I did not know it in the beginning at all. I had an issue that I needed to discuss with my child’s early intervention case worker. I called her, and because I was being polite, I waited for her to call me back. I waited two weeks!

Never again.

Why do they wait?

In their defense, it’s typically not waiting on purpose. They do have lives, for example. But there’s even more to it than that.

These days, regional center case workers have approximately 100 cases. Your child is just as important as the other 99 children/adults they have on their caseload.

But, you cannot let that large number make you feel guilty. This is your child we’re talking about! Ignore that large number and call them back.

Yes, I’m advocating nagging.

Here’s another way to look at it. This agency has accepted your child in a program that is time sensitive. Your child only has one childhood. It is my firm belief that the years from two to four are imperative for a child’s development – especially when that child is on the autism spectrum. Those years are critical in the world of autism.

If though they’re overworked and most are decent people, if your child’s case worker does not call you back after that second message, call and ask for their supervisor.

My child’s regional center also has an “emergency” case worker, a case worker who is covering for other case workers out on vacation, out sick, or out in the field.

More advice?

Follow this protocol with your very first issue. It will put your child’s service coordinator on notice that you are a parent that will not go away. You care about your child’s well being and you will call back and you will, if necessary, call their supervisor. They will remember you.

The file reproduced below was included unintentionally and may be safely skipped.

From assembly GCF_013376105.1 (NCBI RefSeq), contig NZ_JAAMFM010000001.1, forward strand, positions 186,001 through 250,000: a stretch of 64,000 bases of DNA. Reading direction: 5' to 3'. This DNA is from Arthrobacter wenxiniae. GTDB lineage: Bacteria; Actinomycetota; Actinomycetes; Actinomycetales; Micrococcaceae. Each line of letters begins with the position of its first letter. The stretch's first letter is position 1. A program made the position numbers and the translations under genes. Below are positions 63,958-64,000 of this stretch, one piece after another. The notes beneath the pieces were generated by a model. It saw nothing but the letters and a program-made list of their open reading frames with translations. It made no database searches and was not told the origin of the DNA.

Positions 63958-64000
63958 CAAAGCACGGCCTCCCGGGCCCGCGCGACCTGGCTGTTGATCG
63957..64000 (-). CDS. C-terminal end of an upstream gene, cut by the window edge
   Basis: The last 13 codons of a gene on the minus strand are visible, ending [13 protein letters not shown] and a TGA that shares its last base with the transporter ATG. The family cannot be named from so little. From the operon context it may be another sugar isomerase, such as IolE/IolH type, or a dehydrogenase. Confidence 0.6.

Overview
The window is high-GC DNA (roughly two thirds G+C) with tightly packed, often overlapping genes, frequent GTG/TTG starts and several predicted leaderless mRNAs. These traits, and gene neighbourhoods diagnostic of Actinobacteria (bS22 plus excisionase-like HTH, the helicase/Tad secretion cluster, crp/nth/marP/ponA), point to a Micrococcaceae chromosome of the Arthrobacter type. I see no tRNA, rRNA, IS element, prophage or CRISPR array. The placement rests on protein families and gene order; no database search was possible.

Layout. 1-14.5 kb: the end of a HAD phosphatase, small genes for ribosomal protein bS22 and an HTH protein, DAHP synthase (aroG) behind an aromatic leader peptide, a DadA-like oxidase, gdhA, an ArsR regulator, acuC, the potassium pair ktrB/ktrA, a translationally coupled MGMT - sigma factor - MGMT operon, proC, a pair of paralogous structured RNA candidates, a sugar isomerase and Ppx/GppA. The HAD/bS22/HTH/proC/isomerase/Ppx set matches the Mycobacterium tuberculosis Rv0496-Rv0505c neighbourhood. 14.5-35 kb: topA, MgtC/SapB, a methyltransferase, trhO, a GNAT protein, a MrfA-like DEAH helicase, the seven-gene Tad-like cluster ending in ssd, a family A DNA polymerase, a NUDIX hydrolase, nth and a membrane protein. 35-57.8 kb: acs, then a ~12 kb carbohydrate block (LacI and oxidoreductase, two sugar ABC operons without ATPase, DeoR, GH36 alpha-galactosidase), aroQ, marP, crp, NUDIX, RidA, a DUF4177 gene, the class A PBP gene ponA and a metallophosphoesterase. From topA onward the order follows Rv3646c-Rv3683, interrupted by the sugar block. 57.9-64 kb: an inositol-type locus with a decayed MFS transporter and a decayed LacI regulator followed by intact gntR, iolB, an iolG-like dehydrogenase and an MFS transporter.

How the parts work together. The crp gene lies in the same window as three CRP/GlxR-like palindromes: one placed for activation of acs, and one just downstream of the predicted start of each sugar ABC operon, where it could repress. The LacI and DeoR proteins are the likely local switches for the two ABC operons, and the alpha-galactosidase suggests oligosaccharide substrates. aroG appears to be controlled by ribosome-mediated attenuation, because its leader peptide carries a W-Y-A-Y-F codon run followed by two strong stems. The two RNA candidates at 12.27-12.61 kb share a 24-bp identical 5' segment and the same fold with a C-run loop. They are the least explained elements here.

Also, once your child becomes a regional center client, make sure you complete their customer service queries. They do want the feedback because they do want to improve their services. They know their funding is squeezed, but they still feel an obligation for our persons on the spectrum.

How else can I deal with a regional center?

Know your rights under the regional center bylaws.

One thing I tell parents is that they have the right to attend one conference or seminar per year. That one conference/seminar will be paid for by the regional center. All you have to do is ask your child’s case worker.

Please do not let this valuable opportunity lapse! It is for your benefit and your child’s benefit and it supports the entire regional center program. It is worth it for all of you.

I have always felt lucky to be living in California while raising my child with autism. I honestly do not know where he would be today without their enormous assistance, especially in terms of funding our child’s services. Behavioral services are not cheap.

With that in mind, what else would I recommend?

You can always contact a resource specialist. Resource specialists are a department with the regional center. They are there to help you.

Ask that person to put your email address on an email blast that will keep you informed of events, seminar, conference, and classes. Most are local, which means you do not have to travel.

You do not have to attend any of these events, of course, but forget the excuse that you didn’t know how to get yourself out there. Regional centers will work with you. Trust me, I know.

Your child’s regional center is on your side. Work with them, be polite, be honest yet firm and forthright. They do care about our kids. And they can make a difference.